A good night sleep is underrated. We are an unusual society that sometimes still competes in the office over who has had the least sleep. Recent research points to sleep as the time your brain empties its waste. If you don’t sleep you brain is carrying around toxins it doesn’t need that can further impair its function. What about that is worthy of competition?
Research directly correlates sleep issues to impaired memory, an increased risk of diabetes, impaired cognitive decision making, increased obesity and to increased cardiac risk.
Step one to sleeping better is going to bed at an hour that will allow you to sleep enough. The National Sleep Federation recommends 7-9 hours each night for adults. Are you trying to squeeze in a little more reading or television or maybe work? Do the simple math, if you must get up at 6am and really need 7 hours sleep set your alarm for 10:30 or 10:45 so you can be asleep by 11pm. Time can just get away from us.
At times life events keep us from getting our optimal sleep time. An infant in your care or a full week of taxing work schedules can give us acute insomnia but when it becomes a chronic issue, mental functioning and health issues can ensue. I have always been a huge proponent for sleep. My college years contained very few sleep hours, but as I grew older I noticed the difference in my day and my productivity after a few sleepless nights. I was always a beat off.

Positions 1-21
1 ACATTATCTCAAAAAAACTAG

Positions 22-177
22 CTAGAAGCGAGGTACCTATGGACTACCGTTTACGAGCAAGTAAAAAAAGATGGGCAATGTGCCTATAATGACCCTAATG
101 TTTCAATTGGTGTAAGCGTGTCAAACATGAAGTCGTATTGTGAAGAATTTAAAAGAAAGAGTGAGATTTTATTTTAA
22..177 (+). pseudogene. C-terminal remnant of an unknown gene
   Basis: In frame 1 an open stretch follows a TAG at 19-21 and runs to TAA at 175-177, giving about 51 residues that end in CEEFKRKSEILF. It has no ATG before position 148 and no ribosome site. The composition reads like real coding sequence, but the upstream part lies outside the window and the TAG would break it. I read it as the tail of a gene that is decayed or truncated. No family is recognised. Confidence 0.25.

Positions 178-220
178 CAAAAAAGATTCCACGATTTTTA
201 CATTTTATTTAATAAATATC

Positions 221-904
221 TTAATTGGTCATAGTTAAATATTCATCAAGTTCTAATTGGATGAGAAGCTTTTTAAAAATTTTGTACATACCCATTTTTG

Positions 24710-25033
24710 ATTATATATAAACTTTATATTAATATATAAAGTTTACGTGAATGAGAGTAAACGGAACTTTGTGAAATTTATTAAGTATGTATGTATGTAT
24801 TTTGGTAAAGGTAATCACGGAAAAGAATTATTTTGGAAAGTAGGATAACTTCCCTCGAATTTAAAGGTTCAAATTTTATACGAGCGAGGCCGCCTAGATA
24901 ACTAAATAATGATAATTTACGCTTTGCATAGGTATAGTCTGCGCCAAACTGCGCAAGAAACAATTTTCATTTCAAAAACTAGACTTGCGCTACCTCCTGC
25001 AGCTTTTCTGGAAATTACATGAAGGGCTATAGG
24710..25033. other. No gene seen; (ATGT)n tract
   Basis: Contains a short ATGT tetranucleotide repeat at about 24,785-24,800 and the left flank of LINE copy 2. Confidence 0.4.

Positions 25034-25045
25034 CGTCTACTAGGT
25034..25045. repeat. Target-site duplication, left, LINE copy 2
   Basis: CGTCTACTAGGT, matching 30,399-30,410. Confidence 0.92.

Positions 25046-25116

With neurofeedback the first change we tend to see is an increase in sleep. Even if clients come in for other reasons, within the first few sessions they are reporting an improvement in their sleep quality. For many the nonstop chatter in their head is what keeps them awake, learning how to take control of your chatter and turn down the volume is key to dozing off.
If you still aren’t convinced that sleep is critical to your health and functioning at your highest level check out one of my favorite videos.